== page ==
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Our cottage septic system – a ticking time bomb?

22 May

Most of us haven’t thought about our cottage septic system – I sure haven’t, I don’t even know where the tank and leaching bed are. But I’d say we had better start thinking about it.

A conventional septic system includes a tank, an effluent filter, and a leaching bed. Wastewater travels to the septic tank, where the solids settle to the bottom of the tank. There, anaerobic bacteria take over and break down the organic matter. The effluent filter keeps these solids inside the tank while liquid flows into the leaching bed. There it’s filtered into the ground, and soil bacteria kill pathogens and continue to treat the water.

In most cases, repairing a septic system will cost between $2,000 and $25,000. Replacing one can cost about $6,000 to $40,000—depending on the system’s size and location. Septic systems last for 20 to 30 years if they’re well maintained.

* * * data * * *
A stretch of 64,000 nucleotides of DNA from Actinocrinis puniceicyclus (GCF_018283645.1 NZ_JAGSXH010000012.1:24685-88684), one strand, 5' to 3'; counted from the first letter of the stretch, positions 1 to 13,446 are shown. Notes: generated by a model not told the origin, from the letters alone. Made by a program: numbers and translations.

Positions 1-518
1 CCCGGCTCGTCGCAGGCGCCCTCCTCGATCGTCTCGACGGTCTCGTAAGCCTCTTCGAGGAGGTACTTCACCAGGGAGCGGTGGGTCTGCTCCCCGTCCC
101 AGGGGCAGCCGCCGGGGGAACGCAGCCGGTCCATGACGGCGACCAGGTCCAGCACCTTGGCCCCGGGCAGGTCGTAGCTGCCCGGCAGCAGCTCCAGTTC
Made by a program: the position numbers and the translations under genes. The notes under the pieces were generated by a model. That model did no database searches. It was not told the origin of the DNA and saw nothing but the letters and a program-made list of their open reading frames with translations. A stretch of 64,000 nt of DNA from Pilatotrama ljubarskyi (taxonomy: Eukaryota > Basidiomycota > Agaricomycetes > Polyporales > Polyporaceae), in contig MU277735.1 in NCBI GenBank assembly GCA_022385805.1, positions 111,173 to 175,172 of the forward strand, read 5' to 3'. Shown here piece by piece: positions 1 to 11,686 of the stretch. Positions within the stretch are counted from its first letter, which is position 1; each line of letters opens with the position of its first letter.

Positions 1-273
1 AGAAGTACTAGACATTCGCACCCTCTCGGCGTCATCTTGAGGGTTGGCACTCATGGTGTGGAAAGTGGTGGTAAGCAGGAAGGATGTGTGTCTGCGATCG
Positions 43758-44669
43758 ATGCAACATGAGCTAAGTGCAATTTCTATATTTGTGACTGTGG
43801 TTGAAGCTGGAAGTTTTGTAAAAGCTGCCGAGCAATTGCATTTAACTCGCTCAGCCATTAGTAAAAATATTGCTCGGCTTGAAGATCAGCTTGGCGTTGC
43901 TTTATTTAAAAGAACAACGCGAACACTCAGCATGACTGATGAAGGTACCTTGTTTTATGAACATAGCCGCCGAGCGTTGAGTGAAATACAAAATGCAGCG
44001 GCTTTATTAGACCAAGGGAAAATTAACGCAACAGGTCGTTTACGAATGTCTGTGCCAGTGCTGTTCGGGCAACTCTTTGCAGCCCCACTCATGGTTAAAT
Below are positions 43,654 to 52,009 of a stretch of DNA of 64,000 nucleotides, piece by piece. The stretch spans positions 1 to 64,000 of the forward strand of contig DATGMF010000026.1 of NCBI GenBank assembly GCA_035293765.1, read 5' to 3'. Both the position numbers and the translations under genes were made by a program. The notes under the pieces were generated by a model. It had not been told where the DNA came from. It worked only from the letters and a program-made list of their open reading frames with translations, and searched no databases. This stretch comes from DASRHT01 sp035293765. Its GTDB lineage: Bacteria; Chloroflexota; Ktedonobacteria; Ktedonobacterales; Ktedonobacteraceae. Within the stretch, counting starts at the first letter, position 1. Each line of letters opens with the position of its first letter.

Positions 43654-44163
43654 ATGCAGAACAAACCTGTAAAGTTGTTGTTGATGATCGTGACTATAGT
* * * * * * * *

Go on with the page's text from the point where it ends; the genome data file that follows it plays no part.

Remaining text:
Ours has got to be at least 20 years old, has never been maintained or pumped out and we don’t even know where the lid of the tank is! Uh-oh.


Here are ways to keep our septic system from imploding.

1. Know where it is (we don’t)

It may sound obvious, but it’s important to know your system’s location and have easy access to its tank and leaching bed. Avoid driving, parking, or building on or near any part of the system.

2. Conserve water

Excessive water use overloads septic tanks and prevents solids from settling on the bottom. The solids get pushed into the leaching bed where they cannot be filtered out effectively. The clogged soil will not accept more water and backups can occur. The cottage does not have an unlimited water supply.  To save water: Flush only when necessary, tell guests to be conservative with their water use, run the washing machine only when necessary. Maybe we could install a low-flow toilet and high-efficiency taps and shower heads?